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Citation Guide

Get help and resources for citing in APA, MLA, and Chicago styles.

Basic Tips for Citing in Chicago

  • Chicago is different from other styles as it uses Footnotes at the bottom of every page, so instead of in-text citations in parentheses, numbers are used in the body of the paper and anything cited on that page is included in the footnotes on that same page with the corresponding number.
  • You will also include a bibliography at the end, which should be titled: Bibliography
  • Put your sources your Bibliography in alphabetical order by the author's last name.
  • Citations in your Bibliography should be single-spaced, and all lines after the first line of each citation should be indented. There should be one space between each complete citation.
  • Citations in your Footnotes should be single-spaced with no indentation on second or third lines.

Using Chicago Style


Lastname, Firstname. Title of the Book. City of Publication: Publisher, Date.  

Hallowell, Edward M. The Childhood Roots of Adult Happiness: Five Steps to Help Kids Create and Sustain Lifelong Joy.
    New York: Ballantine Books, 2002.




Lastname, Firstname. “Title of Article: Subtitle of the Article.” Name of Periodical Volume, Issue no. Date: page #s.

Anderson, Jon Lee. “War Wounds: Bombs Fall and the Lights Go Out.” The New Yorker 79, no.8, April 14, 2003: 46-52.

Tanner, Lindsey. “Childhood Obesity Studied.” Boston Globe April 9, 2003: A4.


From a library database:

Lastname, Firstname. “Title of Article: Subtitle of the Article.” Name of Periodical Volume, Issue no. Date: page #s. Permalink or DOI.

Niemi, Richard G., and Jonathan D. Klingler. "The Development of Political Attitudes and Behaviour Among Young Adults."
     Australian Journal Of Political Science 47, no. 1 (March 2012): 31-54. doi: 10.1080/10361146.2011.643167


Web Sources:

Author (or Sponsor if no author is given). “Title of Web Page.” Title of Website. Date. URL.

Dolce, Chris. "The Storm That Killed 300,000." The Weather Channel. 25 Apr 2014.




Lastname, Firstname. Title of Work. Original Release Year; City: Studio/Distributor, video release year. Medium.

Eggers, Robert, dir. The Witch. 2015. New York, NY: A24, 2015, on Amazon Prime.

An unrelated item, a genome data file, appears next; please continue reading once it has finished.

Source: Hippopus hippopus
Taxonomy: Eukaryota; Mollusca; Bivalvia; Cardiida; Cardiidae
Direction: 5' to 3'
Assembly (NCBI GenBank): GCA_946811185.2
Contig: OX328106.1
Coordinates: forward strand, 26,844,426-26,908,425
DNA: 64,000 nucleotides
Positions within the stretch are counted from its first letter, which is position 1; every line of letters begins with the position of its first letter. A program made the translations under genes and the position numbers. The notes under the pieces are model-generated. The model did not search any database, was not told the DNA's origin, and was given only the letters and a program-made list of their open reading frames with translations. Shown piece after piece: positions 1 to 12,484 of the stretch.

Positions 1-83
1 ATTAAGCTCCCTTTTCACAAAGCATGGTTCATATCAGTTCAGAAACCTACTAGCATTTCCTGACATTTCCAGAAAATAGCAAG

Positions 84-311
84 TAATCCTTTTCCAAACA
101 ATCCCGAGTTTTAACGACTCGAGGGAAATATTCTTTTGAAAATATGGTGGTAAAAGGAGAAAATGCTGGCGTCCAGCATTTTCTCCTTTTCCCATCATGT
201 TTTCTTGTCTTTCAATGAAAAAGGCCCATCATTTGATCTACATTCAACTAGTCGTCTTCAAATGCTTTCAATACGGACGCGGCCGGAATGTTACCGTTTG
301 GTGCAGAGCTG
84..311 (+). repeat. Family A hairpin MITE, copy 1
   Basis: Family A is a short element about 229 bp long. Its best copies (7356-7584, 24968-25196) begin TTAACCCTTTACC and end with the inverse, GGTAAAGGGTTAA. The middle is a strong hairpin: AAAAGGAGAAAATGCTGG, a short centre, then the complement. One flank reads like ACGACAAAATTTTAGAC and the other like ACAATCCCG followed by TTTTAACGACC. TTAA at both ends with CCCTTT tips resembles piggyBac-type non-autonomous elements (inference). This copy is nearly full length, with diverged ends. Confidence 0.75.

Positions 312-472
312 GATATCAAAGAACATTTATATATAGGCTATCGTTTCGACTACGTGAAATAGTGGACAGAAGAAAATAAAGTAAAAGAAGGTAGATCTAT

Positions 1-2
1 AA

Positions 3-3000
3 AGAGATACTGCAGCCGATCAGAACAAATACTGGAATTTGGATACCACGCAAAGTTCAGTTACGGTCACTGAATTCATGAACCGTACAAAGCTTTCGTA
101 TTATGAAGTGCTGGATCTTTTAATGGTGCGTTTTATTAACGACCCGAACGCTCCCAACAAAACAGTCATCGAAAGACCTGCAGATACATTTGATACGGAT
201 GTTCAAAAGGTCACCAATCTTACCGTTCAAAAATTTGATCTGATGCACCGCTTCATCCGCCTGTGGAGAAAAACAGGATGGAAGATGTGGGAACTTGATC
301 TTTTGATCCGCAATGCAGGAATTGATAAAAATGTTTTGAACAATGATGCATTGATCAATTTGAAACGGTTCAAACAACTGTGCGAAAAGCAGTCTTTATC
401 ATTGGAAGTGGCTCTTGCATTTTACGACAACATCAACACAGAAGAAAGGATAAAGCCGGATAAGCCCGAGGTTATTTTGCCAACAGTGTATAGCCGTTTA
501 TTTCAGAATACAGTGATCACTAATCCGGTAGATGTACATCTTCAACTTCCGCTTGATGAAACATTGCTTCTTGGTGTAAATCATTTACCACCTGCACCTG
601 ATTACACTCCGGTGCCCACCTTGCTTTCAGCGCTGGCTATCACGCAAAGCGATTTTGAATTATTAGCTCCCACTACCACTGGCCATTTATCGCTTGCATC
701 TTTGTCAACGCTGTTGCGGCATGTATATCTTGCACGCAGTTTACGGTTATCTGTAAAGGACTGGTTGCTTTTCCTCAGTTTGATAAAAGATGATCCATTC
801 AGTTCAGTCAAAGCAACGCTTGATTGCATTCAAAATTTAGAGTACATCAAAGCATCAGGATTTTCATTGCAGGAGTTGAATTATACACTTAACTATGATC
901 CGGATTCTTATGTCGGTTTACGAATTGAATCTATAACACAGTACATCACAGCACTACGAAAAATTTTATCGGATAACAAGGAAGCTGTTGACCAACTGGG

Online Video (YouTube):

Lastname, Firstname. "Title of Work." Additional contributors. Publishing organization. Publication date. Indication of format/medium, running time. URL.

Ortega, Alejandra. “Grammar: Active and Passive Voice.” Purdue OWL. February 1, 2019. Video, 4:22.

If the video has a username instead of the author's name, use the username as the author:

Ghost Rich. "Ron Simmons Saying Damn." October 22, 2013. YouTube video, 0:07.



Although Socrates is often quoted, he never wrote anything. We know him only because Plato wrote about him.1 What would Socrates think if he were to appear in the United States today? As an ancient wise man, Socrates would applaud contemporary studies claiming “if a child can become comfortably connected to the act of learning and the world of information and ideas, then her chances of pleasure and success in life rise dramatically.” 2 As much as he believed in learning, Socrates believed in community service. How would he respond if he heard that America's youngest adults are less likely than any before them to actually vote? 3 Socrates would certainly agree that “war always brings tragedy, fear, pain, and psychological trauma.” 4 He would also agree with an Iraqi doctor treating victims of war who said, “I feel that problems can be solved by discussion and negotiation and collaboration. When you use military power, it means your brain has stopped.” 5


1 Encyclopaedia Britannica. 15th ed., s.v. “Socrates.”

2 Edward M. Hallowell, The Childhood Roots of Adult Happiness: Five Steps to Help Kids Create and Sustain Lifelong Joy (New York: Ballantine Books, 2002), 75.

3 “Generation Y’s First Vote,” Newsweek, July 7, 2000, 

4 Jon Lee Anderson, “War Wounds: Bombs Fall and the Lights Go Out,” The New Yorker 79, no.8, April 14, 2003, 46.  

5 Anderson, “War Wounds,” 46.


Tables in Chicago 17 ed. style should follow the format depicted below. In this example, the author cites a table from a primary source. Therefore, there should be a note below the table stating where the tables have been adopted. This should be included as a “Source.”  There should also be a note with a description of the table.

Chicago Style Table format


Chicago 17ed. classifies illustrations and graphics as figures. The citation for the figure should follow the example below.  Notice that the description starts with “FIGURE [number],” followed by the description.


The library offers FREE access to the citation manager NoodleTools. NoodleTools can help you keep track of and organize your citations, and automatically create bibliographies. Click on the image or link below for more information.


Noodletools login screen

Here are some other resources that you may find helpful in learning how to appropriately cite materials using the Chicago Manual of Style

If you need more assistance, please ask a librarian.

To cite this LibGuide use the following templates:

APA: Northern Essex Community College Library. (Date updated). Title of page. Title of LibGuide. URL

MLA: Northern Essex Community College Library. "Title of Page." Title of LibGuide, Date updated, URL.